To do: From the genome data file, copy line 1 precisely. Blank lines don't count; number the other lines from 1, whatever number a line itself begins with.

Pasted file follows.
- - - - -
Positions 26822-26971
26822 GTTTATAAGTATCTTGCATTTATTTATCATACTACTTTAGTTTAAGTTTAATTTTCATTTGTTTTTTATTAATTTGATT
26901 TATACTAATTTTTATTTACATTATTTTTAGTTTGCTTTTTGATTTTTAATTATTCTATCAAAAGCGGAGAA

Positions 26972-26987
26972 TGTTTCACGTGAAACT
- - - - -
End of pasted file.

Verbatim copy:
Positions 26822-26971